But Sadhu replied, "God has sent me here to help my brother. I cannot abandon him."

The monk continued trudging off through the whirling snow, while the missionary clambered down the steep embankment. The man's leg was broken and he could not walk. So Sadhu took his blanket and made a sling of it and tied the man on his back. Then, bending under his burden, he began a body-torturing climb. By the time he reached the narrow path again, he was drenched in perspiration.

Doggedly, he made his way through the deepening snow and darkness. It was all he could do to follow the path. But he persevered, though faint with fatigue and overheated from exertion. Finally he saw ahead the lights of the monastery.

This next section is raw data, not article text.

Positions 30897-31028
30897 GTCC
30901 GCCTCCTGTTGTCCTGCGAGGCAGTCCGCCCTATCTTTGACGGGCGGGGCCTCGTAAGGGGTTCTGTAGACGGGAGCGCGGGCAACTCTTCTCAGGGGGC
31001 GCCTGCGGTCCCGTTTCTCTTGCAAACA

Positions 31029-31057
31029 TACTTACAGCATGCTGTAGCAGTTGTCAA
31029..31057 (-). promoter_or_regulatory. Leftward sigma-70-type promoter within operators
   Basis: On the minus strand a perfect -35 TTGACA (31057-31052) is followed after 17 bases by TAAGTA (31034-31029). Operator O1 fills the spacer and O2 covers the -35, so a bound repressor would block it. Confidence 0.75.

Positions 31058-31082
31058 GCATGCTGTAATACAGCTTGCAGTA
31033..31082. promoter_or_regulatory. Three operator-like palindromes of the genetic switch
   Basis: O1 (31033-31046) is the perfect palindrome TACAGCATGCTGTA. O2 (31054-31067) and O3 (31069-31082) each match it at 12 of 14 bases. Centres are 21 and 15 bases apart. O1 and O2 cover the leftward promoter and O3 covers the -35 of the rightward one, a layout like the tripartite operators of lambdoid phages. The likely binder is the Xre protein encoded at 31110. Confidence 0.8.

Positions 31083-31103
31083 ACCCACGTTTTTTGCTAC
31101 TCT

Then, for the first time, Sadhu stumbled and nearly fell. But not from weakness. He had stumbled over an object lying in the snow-covered road. Slowly he bent down on one knee and brushed the snow off the object. It was the body of the monk, frozen to death.

Years later a disciple of Sadhu's asked him, "What is life's most difficult task?"

Without hesitation Sadhu replied: "To have no burden to carry."

(From a sermon by Horace Wimpey, God's Guidelines For Thanksgiving, 11/17/2011)

 
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Terry Dashner